The Art of Empathy

 

Empathy: the ability to understand and share the feelings of another.

I am currently in the last week of a course called Positive Intelligence. It is six weeks of identifying and getting to know our saboteurs. Meaning those characters that we consciously or unconsciously have created to survive the world. These characters get created at a very young age when we don't have the skills, experience or wisdom to navigate the world. Of course, I am not alone in this way of being in the world. In my experience, this is how we all function. If we have a good look at the state of humanity, I think it is safe to say that it's being run by some youngsters, and I mean no offence as I include myself in this. Please take this with a light heart and a sense of humour—but also seriously.

One emotion that I found most transformational was empathy. This was profound for me as this was twofold. One is having empathy for others which I do some of the time, and find myself doing often, but not often enough. On the other hand, having empathy for myself is another matter entirely. I rarely show empathy to myself and I don't think I am alone in showing self-empathy. How many of us find it difficult or even offer up any empathy to ourselves? Take a minute of reflection, check in with yourself. Bring up a memory of a situation where you made an error or where you are or others are not satisfied with your performance. What emotions show up? If you are anything like me you will likely experience shame, guilt and other negative emotions.

EmpathyPhoto by Alex Green from Pexels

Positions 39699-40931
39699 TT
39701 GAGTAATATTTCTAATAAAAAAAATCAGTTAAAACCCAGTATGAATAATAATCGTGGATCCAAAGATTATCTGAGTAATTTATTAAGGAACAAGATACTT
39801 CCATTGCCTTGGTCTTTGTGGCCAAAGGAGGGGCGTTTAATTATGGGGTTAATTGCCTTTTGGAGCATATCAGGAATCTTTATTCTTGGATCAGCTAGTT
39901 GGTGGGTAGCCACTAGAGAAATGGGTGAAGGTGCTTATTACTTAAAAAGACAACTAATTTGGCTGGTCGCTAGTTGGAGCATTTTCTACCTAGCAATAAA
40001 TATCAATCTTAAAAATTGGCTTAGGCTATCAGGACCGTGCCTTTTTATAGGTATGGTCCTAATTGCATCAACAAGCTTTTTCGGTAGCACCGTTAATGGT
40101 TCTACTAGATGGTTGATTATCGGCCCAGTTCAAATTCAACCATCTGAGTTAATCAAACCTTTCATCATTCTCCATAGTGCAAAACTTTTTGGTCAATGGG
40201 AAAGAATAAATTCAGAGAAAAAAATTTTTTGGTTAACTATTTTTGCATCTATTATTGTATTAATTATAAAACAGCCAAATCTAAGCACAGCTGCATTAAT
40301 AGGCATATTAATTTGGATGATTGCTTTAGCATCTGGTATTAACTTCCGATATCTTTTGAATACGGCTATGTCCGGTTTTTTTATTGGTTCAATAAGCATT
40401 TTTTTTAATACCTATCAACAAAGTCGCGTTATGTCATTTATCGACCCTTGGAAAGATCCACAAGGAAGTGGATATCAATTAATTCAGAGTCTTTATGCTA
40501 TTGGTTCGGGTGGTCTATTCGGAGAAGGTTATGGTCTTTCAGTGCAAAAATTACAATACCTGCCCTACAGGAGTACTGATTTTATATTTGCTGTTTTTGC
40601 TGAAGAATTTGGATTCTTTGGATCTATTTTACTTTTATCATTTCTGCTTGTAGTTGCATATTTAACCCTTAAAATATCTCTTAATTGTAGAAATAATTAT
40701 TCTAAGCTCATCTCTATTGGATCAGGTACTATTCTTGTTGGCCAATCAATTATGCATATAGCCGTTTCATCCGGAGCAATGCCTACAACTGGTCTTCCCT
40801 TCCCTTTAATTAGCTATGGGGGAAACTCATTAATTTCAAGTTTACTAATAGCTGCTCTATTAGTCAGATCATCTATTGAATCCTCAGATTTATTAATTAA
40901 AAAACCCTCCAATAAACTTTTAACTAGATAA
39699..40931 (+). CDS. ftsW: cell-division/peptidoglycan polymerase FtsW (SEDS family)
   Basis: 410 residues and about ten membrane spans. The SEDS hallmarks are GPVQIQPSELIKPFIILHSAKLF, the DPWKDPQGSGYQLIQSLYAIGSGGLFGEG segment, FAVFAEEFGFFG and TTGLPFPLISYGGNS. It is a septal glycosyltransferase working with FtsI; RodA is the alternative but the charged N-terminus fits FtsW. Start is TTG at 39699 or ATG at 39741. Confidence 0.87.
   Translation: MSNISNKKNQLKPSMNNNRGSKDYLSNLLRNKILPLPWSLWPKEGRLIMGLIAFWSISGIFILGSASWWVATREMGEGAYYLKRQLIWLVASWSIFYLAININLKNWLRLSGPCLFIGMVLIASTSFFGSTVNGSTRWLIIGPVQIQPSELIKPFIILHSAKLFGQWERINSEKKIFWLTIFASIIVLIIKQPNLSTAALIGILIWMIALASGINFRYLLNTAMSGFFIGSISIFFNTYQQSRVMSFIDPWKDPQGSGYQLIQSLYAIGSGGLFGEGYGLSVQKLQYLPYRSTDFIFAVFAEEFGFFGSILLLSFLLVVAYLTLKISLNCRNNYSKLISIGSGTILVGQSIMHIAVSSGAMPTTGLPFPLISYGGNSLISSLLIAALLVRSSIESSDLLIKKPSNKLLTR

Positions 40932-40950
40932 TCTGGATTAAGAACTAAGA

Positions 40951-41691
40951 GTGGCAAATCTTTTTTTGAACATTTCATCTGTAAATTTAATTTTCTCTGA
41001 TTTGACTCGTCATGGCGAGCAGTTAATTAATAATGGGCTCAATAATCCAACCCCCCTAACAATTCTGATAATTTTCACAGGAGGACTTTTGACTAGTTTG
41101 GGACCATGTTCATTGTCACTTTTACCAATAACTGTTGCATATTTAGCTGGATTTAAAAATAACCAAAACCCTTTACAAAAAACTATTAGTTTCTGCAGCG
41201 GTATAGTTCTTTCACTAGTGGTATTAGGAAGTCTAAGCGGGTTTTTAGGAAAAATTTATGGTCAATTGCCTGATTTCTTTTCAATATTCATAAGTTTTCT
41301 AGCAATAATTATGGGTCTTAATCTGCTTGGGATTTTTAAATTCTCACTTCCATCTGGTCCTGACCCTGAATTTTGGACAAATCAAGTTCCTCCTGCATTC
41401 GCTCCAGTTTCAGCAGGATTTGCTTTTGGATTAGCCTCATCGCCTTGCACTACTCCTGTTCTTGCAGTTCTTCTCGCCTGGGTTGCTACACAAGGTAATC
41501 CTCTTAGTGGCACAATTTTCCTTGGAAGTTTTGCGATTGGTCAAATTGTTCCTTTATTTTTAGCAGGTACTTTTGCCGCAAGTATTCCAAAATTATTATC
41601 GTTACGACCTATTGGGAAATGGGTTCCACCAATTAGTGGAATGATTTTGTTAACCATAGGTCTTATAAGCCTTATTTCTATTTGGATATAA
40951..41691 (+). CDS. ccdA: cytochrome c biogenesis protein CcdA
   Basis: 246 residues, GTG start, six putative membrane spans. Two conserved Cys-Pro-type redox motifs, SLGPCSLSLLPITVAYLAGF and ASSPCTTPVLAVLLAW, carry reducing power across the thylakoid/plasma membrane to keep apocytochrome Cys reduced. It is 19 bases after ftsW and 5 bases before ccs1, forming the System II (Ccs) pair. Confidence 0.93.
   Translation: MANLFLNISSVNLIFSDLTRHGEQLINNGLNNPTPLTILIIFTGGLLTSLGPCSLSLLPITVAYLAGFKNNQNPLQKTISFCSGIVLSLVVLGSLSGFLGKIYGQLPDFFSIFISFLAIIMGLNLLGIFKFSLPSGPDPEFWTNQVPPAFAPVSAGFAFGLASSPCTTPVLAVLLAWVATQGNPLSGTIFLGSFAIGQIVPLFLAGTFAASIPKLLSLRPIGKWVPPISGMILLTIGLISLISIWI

What if we started generating empathy as our first responder to any circumstances? What if we just accepted the knowledge that a series of characters that we created as a pre-adolescent like the judge, avoider, controller or the stickler—just a few of the names of possible saboteurs—is running the show? What if we just cut everyone, including ourselves, a little slack? I think being empathetic neutralizes the righteous judge character in all of us. Why? Because we see ourselves in someone else.

In Denmark, they have been running mandatory empathy classes in school for the past 30 years. Kids and adults in Denmark have fewer mental health problems and are more resilient overall. In these classes, students are asked to share with everyone what their challenge is and everyone is encouraged to listen and get related to the person and engage in problem-solving and follow up. I think this is missing formally here in Canada. I would love to see this training implemented at every level of education. At La Luma, we saw the need for this when we first opened the academy. We noticed that if we got people to state what was going on for them and if people just listened with empathy, then people usually had answers to their own problems. Formal empathy training will increase team productivity, loyalty and community.

In conclusion, my takeaway is if you want more empathy in the world, start with researching and developing an empathy practice for yourself. I have it that if you can be more empathetic to yourself it will naturally spill over into other areas and people in your life.